Toss up between two violins

April 30, 2020, 6:29 AM · I've been playing my Stentor Student 2 violin (about £150) for 15 years, and it has become a bit exhausted now that I've reached grade 7. Haven't had a lesson in 7 years but have got the violin out 3 times a week or so to practice tunes I like. Mostly into folk (jigs, reels) and rousing film film music (Lord of the Rings stuff, Last of the Mohicans, plenty of Hans Zimmer).

Want to get a more sophisticated sound from my instrument. Weighing up the Eastman Young Master Violin for £700, or the Hidersine Preciso Violin Stradivari Design, for twice the price.

Any advice as to the sound difference. I'm after something fairly mellow, having become a bit fed up with the brightness of my old budget violin. Also need to find a quality bow, but not really sure what to look for. The consensus seems to be that carbon fibre or pernambuco are the materials to go with if you're taking playing seriously.

Many thanks!

Replies (4)

April 30, 2020, 6:38 AM · Firstly, kudos to you for getting a Stentor Student 2 to grade 7! The best thing to do, if you can (once lockdown is over in the UK), is play these instruments in person, so you can choose the one that best suits you. Both instruments you have mentioned are respectable and decent. However, definitely consider other instruments in your price bracket, don't be taken by branded names etc. I expect you could find a nice older instrument/ pre-used instrument in that price bracket too. A visit to your local violin shop (if possible) is well worth it. If visiting a shop isn't possible, a few UK shops will do at home trials, both for instruments and bows.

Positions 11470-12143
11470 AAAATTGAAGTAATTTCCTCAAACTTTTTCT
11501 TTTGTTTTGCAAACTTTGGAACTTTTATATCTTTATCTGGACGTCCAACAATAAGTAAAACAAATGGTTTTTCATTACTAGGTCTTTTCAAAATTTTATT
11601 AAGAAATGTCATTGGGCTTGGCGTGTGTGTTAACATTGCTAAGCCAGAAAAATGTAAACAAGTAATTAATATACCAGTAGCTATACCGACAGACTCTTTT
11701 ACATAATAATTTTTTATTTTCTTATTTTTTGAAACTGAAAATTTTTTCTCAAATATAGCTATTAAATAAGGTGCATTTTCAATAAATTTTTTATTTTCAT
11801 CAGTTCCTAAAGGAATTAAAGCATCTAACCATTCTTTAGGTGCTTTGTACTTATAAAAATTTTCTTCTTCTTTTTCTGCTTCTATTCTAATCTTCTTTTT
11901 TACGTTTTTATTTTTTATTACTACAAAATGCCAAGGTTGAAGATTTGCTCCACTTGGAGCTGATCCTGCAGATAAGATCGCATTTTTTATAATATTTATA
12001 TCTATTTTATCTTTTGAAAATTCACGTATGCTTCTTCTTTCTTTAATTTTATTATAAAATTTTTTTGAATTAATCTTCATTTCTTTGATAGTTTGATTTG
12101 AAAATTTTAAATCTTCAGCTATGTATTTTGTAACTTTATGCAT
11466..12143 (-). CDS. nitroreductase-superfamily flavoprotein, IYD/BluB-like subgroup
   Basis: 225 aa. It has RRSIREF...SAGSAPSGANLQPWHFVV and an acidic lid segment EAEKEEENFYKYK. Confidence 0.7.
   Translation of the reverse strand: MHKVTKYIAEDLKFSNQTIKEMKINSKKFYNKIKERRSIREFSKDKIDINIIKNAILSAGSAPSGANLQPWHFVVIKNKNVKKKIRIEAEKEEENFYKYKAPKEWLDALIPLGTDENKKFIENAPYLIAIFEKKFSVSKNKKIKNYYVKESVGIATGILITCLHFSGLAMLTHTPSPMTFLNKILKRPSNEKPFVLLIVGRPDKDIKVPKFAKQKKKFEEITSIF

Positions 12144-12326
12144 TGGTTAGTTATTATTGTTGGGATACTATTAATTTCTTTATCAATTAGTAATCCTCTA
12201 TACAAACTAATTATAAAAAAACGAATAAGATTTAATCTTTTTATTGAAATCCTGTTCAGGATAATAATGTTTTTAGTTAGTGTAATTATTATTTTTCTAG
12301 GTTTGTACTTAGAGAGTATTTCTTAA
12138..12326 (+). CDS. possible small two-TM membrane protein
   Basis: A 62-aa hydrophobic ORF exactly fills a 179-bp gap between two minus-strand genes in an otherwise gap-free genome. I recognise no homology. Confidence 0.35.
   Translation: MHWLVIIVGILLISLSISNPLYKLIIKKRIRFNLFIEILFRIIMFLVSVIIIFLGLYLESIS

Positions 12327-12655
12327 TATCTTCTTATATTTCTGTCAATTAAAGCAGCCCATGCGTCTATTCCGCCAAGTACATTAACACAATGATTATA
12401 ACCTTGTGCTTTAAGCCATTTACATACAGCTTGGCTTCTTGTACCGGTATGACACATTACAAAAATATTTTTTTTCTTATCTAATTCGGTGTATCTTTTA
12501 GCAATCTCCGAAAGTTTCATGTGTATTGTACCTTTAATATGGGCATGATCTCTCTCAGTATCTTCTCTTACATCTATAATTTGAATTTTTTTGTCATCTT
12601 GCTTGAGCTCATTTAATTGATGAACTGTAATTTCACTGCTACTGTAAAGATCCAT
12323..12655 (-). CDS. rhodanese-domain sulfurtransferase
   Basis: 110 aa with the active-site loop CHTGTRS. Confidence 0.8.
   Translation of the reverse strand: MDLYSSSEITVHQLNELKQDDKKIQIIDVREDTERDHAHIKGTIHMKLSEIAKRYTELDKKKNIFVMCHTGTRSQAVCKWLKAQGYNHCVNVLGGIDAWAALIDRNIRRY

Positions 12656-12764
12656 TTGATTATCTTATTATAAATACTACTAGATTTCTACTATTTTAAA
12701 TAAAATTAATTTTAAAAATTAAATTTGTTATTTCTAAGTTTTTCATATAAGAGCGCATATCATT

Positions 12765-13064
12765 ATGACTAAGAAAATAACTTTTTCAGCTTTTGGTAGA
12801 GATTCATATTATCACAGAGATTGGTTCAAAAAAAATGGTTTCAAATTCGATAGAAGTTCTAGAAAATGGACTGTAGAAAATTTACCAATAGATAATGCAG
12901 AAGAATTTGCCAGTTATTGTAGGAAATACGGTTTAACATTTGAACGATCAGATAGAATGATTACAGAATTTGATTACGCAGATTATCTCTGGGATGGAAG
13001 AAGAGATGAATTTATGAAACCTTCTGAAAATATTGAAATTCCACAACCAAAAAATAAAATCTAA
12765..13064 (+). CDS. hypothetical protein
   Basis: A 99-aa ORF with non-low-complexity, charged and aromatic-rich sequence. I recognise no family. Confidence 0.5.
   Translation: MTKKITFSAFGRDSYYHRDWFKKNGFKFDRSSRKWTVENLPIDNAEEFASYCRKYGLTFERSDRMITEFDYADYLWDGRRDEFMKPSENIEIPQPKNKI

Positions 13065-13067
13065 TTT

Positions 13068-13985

The Eastman violins/violas are what I am most familiar with, and I really like them. To me they are bright instruments.

As for bows, depending on budget, I have found that I get more sound and response from a carbon fibre bow than a pernambuco bow, in bows under £600 or so. Again, this is worth trying out in person. I love carbon fibre for trad. music, responsive, easy to use and bouncy!

Often when shopping for the next violin, choosing a violin and a bow that complements it is the way people go. Not all bows suit every violin.

Good luck with your search, and enjoy it!

Edited: April 30, 2020, 7:44 AM · I was looking at the Eastman Master violas, and you can get them for only £1,050, so you may be wise to look at the Master violin, rather than the Young Master. I have a Stentor Conservatoire II, which I liked when it was new, but I fairly quickly bought a £700 Gewa, compared with which the Stentor sounds pretty echoey. I now have steel strings on my Stentor for Western Swing. I have a Hidersine electric violin and had been looking at their acoustics.

For the bow you can't go wrong with a Col Legno Standard (carbon). Best £150 you'll ever spend.

April 30, 2020, 1:17 PM · I hope you catch them safely when you toss them up :)
April 30, 2020, 1:41 PM · I know-- words one should be careful using around a violin shop!

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